Judge Tells Pot Growers They Must Harvest By November 30


Photo: Mark Crosse/The Fresno Bee
Fresno Police discovered this field of marijuana — easily visible from the street — growing over the top of a fence in a residential area in September.

‚ÄčA Fresno County, California ordinance that bans outdoor medical marijuana gardens is valid, a judged ruled Wednesday, but backyard growers have until midnight on November 30 to harvest their crops.

County officials couldn’t immediately enforce the ordinance, Superior Court Judge Jeff Hamilton ruled, because they had failed to prove that outdoor gardens were an imminent threat to public safety, reports Pablo Lopez at The Fresno Bee.
Because of recent violence associated with marijuana gardens, the Board of Supervisors on September 14 approved the ordinance banning outdoor medical marijuana gardens in unincorporated areas.

Fresno attorney Brenda Linder sued the county in October on behalf of doctor-authorized patients who grow cannabis themselves.
Linder’s lawsuit contends that the ordinance conflicts with Prop 215, the 1996 state law allowing California residents with medical marijuana cards to grow the crop for personal use.
Linder had persuaded Judge Hamilton in a mid-October hearing to lift the ban temporarily until Wednesday’s hearing on whether to lift it permanently.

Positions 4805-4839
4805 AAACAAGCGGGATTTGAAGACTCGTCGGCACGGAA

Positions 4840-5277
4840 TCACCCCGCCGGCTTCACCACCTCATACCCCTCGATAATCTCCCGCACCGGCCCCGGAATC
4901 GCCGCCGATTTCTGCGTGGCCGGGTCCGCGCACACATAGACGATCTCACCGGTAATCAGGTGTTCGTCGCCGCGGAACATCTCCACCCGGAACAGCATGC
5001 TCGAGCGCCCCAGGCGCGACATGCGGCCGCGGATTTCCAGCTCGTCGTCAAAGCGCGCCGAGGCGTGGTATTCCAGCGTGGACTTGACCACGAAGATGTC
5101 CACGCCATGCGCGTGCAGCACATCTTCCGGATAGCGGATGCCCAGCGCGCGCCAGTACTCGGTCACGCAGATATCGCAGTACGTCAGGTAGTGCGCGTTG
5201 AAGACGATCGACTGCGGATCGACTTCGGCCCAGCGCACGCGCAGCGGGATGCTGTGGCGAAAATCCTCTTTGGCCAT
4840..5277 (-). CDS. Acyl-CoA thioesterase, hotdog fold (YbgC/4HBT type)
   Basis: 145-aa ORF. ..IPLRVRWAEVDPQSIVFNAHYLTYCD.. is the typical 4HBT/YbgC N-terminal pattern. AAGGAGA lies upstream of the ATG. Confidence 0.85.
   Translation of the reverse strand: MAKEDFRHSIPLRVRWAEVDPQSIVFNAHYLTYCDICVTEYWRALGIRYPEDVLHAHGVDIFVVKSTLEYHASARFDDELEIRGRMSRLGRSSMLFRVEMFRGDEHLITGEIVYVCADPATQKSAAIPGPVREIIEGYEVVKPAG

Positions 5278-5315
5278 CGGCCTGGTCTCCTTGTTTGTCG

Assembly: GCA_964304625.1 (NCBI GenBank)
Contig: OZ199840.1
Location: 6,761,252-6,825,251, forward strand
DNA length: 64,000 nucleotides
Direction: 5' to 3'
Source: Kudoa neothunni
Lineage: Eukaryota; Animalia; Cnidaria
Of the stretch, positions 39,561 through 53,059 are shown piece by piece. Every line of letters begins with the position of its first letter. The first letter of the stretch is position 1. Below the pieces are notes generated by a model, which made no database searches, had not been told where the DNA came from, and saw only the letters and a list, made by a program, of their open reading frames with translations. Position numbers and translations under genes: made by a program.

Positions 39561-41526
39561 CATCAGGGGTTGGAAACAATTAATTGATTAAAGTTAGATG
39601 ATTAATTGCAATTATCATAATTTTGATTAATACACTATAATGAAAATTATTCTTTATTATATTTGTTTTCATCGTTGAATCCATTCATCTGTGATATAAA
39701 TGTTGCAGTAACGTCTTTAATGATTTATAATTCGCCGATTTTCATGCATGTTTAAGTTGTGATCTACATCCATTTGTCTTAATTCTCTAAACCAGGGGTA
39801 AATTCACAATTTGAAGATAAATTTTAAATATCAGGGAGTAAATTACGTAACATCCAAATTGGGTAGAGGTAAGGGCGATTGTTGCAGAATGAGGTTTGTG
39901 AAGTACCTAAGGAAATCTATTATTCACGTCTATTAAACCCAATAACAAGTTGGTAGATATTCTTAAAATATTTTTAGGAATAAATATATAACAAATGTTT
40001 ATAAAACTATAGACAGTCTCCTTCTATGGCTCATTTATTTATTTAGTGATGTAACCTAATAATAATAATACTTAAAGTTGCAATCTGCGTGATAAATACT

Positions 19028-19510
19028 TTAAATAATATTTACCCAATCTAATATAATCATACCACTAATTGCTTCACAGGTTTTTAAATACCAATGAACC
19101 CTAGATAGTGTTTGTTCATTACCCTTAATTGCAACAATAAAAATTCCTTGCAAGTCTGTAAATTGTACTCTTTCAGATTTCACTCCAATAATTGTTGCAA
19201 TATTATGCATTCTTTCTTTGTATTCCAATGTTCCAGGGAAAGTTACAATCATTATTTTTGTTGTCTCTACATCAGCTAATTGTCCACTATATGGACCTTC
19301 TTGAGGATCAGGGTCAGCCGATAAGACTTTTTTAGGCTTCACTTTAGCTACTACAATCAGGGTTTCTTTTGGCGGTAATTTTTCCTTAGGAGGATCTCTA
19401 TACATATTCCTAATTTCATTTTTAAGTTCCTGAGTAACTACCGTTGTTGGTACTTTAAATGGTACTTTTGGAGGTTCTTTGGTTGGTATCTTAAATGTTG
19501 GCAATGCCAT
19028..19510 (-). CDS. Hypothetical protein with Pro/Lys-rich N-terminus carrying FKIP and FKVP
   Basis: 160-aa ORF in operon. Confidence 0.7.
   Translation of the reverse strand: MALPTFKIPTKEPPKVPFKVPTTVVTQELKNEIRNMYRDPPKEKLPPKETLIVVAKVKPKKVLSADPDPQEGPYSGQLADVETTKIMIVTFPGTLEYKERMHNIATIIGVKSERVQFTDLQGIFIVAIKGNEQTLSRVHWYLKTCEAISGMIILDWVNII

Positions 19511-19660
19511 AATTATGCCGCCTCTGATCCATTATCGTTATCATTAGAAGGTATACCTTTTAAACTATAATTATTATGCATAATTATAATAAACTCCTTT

Hamilton criticized county officials during Wednesday’s hearing for failing to explain why it was so urgent to ban the gardens, especially since voters approved the state law 14 years ago.
“How else will they get it? From the medical marijuana fairy?” the judge asked attorney Jeff Dunn of Irvine, who represented the county.
Dunn claimed that cities and counties have a right to regulate marijuana distribution. More than 200 municipalities in California have done so, he said.
Linder, on the other hand, told Judge Hamilton that those ordinances target medical marijuana dispensaries, not gardens of people who grow it for medical use. She said Fresno County’s ordinance banning outdoor cultivation is unprecedented.
Judge Hamilton criticized Fresno County’s rationale for the ordinance, noting that when it was passed, county officials cited recent shootings that had occurred in or near marijuana gardens. But Hamilton said those shootings had occurred in the city of Fresno, not in unincorporated areas of the county.
Hamilton said in his ruling that growers who planted their medical marijuana before the September 14 ordinance have a vested interest in their crop, so they have until midnight November 30 to harvest it.
After that time, county officials can enforce the outdoor cultivation ban, he sasid.
Linder told the judge this ruling puts people at risk because they may resort to street dealers to get their marijuana. She said she plans pursue her lawsuit challenging the ordinance.
“State law gives the people the vested right to grow it,” she said. “County officials have stuck their heads in the sand for 14 years. Now they think they have an unrestricted right to ban it.”